Friday, 3 May 2013

An allotment of futility

There was once a woman in rural New Mexico called - rather strangely - Sisyphus.

One day Sisyphus did a trivial that really ticked off the Gods. No one remembers exactly what it was. It may have been a dumb joke about sandals.

Mighty Zeus, having no day job, took it upon himself to invent the harshest punishment imaginable. After much cogitation, the most horrendous thing the king of lightening bolts could imagine was...gardening.

Tomorrow, and tomorrow, and tomorrow. 
Zeus gave his hellish curse to Sisyphus in the form of a wheel barrow, a mountain of manure, and a patch of desert.

From sunrise to sunset, Sisyphus pushed the manure-laden wheelbarrow towards her patch of desert like some kind of crazed idiot.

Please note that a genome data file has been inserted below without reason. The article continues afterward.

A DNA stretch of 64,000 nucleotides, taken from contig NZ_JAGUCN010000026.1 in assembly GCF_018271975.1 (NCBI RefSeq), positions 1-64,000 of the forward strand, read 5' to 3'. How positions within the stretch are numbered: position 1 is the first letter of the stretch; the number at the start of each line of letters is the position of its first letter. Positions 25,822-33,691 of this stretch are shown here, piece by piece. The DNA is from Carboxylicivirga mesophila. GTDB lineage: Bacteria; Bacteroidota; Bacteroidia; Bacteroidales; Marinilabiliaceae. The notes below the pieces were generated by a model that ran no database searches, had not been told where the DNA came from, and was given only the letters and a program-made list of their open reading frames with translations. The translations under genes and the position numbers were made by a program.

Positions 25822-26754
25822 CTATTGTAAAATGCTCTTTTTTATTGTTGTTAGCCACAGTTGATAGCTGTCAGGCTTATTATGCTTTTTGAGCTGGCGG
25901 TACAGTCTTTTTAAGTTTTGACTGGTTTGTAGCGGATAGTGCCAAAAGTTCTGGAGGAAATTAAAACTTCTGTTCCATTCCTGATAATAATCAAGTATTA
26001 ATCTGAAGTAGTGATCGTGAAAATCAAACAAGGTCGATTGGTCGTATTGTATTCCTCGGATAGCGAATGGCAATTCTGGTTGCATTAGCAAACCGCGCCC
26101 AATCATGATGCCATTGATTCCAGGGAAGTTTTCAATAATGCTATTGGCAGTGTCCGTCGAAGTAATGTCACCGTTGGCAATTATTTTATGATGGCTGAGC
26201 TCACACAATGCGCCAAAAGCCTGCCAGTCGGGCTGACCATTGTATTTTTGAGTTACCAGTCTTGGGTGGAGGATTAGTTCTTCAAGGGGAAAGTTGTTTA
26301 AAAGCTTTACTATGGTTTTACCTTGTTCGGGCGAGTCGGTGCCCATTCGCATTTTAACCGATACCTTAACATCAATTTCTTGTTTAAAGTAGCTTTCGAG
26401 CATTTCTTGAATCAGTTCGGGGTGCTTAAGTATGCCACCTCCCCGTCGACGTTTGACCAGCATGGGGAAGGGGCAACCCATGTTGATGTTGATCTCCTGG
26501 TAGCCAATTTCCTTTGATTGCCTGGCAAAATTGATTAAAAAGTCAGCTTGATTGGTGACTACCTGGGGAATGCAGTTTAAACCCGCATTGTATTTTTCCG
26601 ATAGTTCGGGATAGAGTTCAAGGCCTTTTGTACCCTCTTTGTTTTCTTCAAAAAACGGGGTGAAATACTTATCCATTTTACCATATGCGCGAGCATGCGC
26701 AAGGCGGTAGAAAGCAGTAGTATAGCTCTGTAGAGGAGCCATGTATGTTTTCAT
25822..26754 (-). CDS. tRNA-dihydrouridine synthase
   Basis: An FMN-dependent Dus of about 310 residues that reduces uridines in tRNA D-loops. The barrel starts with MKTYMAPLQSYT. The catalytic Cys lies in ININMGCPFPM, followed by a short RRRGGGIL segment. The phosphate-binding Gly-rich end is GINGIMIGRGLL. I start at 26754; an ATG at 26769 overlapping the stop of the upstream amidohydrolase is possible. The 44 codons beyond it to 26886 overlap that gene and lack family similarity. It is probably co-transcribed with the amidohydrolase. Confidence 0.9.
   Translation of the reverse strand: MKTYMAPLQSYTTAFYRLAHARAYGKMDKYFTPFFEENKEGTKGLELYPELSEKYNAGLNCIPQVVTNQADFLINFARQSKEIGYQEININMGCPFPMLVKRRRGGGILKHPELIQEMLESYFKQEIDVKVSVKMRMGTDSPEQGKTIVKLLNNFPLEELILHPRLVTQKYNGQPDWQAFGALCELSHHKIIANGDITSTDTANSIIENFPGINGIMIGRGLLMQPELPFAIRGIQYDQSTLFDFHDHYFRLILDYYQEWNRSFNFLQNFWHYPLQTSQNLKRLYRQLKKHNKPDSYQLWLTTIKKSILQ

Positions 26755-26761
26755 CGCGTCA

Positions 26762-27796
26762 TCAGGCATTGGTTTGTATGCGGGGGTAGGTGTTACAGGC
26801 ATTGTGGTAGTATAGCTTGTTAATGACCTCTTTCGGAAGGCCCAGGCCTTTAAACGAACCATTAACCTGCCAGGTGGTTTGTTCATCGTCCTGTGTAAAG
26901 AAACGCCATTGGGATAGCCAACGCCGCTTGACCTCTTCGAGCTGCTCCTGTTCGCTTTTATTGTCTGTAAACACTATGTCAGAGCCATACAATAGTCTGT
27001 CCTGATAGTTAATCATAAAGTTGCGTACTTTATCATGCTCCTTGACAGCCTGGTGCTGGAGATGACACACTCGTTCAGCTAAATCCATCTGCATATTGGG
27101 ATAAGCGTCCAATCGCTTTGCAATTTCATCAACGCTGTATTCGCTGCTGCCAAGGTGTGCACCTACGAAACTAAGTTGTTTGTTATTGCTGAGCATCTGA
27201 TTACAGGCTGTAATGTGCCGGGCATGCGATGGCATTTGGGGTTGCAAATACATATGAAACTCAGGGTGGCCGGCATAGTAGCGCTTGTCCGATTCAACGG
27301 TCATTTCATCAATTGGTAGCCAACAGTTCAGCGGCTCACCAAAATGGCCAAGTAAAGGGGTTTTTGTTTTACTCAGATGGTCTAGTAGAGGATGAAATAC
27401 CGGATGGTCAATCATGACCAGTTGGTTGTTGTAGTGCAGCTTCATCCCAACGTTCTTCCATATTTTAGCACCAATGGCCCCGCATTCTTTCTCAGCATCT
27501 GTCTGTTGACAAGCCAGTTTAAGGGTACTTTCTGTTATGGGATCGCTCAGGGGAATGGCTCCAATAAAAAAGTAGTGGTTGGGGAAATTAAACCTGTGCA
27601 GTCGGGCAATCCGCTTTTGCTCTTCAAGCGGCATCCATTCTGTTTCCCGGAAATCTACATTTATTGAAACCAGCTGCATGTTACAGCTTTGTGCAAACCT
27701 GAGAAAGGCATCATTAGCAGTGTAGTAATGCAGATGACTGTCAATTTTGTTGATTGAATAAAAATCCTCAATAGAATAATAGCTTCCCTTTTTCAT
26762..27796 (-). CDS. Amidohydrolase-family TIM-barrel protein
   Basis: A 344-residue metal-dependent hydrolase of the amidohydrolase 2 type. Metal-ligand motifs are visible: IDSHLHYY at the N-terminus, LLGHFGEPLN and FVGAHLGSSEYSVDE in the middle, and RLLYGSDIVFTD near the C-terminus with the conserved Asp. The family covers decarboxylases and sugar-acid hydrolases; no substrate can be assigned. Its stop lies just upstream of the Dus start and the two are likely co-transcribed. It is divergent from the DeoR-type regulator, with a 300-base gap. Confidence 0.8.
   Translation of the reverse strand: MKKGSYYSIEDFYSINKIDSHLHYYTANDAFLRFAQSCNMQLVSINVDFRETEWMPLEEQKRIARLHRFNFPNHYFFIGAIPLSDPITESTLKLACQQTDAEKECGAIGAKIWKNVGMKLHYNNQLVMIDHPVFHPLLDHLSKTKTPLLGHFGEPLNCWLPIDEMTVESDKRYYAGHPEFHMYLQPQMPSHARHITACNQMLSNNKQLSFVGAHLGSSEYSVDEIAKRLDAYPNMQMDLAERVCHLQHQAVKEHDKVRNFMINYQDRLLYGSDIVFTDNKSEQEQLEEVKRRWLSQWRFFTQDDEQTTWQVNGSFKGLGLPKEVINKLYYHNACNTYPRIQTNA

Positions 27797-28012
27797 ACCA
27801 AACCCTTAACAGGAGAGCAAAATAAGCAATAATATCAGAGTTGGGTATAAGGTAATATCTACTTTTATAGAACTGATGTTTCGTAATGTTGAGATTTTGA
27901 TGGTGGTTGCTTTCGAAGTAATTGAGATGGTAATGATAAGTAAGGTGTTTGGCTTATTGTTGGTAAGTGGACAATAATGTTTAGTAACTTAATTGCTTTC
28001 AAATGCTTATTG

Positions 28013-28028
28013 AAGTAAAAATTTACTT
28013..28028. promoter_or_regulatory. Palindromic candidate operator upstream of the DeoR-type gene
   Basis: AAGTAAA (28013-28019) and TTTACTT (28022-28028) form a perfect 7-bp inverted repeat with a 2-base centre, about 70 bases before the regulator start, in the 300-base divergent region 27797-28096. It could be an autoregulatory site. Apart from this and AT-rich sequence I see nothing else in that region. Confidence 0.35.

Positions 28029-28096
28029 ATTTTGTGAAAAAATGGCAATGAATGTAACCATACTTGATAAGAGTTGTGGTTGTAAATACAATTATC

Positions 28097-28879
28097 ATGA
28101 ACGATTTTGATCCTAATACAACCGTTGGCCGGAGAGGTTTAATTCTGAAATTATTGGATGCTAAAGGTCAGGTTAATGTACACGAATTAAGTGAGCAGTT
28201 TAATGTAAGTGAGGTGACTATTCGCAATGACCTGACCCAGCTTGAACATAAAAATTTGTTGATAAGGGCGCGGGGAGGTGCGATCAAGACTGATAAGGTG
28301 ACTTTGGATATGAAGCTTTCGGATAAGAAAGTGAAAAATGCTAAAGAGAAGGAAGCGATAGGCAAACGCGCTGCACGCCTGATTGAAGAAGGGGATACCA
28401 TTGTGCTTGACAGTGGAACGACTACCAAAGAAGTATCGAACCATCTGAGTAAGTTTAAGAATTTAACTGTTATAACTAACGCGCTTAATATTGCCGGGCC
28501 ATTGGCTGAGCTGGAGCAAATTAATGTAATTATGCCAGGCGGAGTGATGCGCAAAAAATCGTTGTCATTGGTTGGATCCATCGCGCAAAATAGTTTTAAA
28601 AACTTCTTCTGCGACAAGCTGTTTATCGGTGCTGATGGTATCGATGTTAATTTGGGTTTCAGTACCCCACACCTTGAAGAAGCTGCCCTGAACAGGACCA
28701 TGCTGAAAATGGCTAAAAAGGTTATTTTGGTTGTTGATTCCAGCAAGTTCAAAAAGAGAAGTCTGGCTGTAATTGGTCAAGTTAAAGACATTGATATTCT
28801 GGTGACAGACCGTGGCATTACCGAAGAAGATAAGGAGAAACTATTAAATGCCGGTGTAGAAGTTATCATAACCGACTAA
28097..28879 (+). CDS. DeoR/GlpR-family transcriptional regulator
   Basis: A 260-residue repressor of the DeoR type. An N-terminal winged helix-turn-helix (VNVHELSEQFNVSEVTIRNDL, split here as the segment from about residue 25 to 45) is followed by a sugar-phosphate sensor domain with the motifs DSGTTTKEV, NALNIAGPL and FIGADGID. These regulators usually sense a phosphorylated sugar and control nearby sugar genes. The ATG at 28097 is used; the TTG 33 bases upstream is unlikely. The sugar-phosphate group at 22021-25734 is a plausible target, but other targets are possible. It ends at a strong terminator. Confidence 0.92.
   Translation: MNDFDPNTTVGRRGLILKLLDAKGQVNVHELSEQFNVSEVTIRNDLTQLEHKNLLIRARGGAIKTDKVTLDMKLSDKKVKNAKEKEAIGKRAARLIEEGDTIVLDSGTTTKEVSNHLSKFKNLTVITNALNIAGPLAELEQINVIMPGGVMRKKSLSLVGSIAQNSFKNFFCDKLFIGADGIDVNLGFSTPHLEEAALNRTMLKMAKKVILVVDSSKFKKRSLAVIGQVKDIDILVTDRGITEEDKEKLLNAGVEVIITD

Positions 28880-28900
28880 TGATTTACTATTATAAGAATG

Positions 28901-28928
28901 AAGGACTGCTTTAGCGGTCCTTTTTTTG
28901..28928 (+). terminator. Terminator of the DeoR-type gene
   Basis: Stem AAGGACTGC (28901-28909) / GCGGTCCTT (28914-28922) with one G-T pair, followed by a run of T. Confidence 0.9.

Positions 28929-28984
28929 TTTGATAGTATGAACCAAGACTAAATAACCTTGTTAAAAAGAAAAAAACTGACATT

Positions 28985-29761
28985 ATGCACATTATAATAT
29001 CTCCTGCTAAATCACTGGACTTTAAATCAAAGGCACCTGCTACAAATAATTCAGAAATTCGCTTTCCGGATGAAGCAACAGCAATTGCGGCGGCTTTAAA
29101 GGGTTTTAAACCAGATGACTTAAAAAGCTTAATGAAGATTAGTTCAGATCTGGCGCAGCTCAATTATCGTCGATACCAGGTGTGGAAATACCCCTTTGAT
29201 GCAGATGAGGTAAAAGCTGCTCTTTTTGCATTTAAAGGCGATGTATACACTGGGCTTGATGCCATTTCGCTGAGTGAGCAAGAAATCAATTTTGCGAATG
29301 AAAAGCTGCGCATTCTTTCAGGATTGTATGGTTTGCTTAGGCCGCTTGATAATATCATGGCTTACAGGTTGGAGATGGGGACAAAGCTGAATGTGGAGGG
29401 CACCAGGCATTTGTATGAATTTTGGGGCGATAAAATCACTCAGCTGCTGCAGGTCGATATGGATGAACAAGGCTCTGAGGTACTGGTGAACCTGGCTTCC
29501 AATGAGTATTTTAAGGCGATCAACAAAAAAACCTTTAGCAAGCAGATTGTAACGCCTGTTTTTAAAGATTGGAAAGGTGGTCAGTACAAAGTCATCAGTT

In spite of her efforts, each night found the manure pile and the patch of desert magically unchanged. This left poor Sisyphus to start from scratch again the next morning.

Some evenings, due to clinical optimism and dehydration, Sisyphus claimed she was progressing. She threatened to grow Eden on her desert patch. Or at least tomatoes.

The moral of the story is this: NEVER insult the gods. They may get super-peeved and turn you into a gardener. And there is no escape from a patch of desert and a wheel barrow.

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